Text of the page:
Wednesday, January 28, 2015

Some of My Favorite Oil Supplies

I often get asked what paints, brushes & supplies I use so I thought I would create a post with images for all us visual learners to make sharing the info easier.

These are the supplies that I use when I teach my workshops and art classes.  My next class starts in March, please visit if you would like more information.


 Silver Bristalon Synthetic Rounds - Absolutely LOVE these brushes! They allow you to scrub to your hearts content yet the bristles stay together nicely and do not splay.  They may break down over time, but they always retain their shape and you don't get that annoying odd stray hair sticking out the side as you usually do with scrubbing brushes.
 Silver Ruby Satin Synthetic - Again love this brush.  Excellent snap, soft yet able to achieve fine control.  Very resilient brush.

Rosemary & Co Ivory Long Flat - Love, love these brushes for alla prima and plein air painting.  They hold a lot of paint and keep a clean edge no matter how many times I have used them (assuming you are caring for them properly).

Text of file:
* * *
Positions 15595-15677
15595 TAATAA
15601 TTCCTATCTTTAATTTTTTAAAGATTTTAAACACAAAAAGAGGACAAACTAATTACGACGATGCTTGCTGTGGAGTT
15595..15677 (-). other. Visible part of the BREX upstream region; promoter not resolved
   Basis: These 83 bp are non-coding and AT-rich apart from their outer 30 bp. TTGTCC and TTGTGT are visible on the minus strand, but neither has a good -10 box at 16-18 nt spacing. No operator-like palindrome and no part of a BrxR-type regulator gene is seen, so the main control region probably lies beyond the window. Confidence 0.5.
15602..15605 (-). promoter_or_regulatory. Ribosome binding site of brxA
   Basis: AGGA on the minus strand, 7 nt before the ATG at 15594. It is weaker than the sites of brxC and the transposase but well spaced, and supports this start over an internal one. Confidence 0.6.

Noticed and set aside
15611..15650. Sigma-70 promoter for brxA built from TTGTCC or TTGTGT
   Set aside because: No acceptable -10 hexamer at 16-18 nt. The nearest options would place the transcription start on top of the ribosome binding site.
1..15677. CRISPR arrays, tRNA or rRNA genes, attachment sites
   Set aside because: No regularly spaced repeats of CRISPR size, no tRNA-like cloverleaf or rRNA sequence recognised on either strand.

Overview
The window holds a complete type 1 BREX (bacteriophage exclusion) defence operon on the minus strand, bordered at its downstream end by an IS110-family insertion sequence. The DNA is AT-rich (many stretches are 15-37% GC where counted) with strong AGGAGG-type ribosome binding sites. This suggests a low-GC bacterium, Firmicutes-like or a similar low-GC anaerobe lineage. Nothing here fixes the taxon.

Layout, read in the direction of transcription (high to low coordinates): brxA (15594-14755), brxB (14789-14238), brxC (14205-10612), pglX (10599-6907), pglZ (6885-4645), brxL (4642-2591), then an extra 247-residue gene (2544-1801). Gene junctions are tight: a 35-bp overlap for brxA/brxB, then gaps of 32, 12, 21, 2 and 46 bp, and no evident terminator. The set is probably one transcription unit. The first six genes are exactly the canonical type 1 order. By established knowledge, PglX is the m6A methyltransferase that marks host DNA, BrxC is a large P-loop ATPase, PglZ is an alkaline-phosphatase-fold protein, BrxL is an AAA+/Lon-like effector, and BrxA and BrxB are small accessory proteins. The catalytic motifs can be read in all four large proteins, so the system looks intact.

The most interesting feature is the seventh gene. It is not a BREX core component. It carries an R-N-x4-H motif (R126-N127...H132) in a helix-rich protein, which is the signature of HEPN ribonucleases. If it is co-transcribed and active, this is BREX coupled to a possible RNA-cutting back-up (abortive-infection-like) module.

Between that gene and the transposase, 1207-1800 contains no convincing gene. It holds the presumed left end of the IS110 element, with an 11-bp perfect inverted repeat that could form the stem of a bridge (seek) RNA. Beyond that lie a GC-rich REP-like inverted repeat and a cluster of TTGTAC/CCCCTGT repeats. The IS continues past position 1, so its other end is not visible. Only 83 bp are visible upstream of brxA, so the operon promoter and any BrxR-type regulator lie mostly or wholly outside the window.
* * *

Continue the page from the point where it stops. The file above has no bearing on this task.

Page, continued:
Winsor & Newton Oil Brushes  - These are great brushes for plein air and alla prima as well and are easily found in Canada, sadly the others need to be shipped from the UK and the USA.  They are great for alla prima as well but stiffer so they do not wear as well as the Ivory brushes and require a much softer touch to get soft edges as the bristles are quite stiff but still a great all round brush.

You get what you pay for with art supplies and student grade paints cost less for a reason.  They are full of fillers rather than paint pigment so buy less and buy quality.  I like Gamblin, Holbein, Old Holland and Winsor Newton Artist Oil Paints (not Winton).

Gamblin Flake White Replacement -  lead-free and offers a beautiful opalescence, a long and ropey stroke, warm colors, translucency, and a short, sharp brush mark.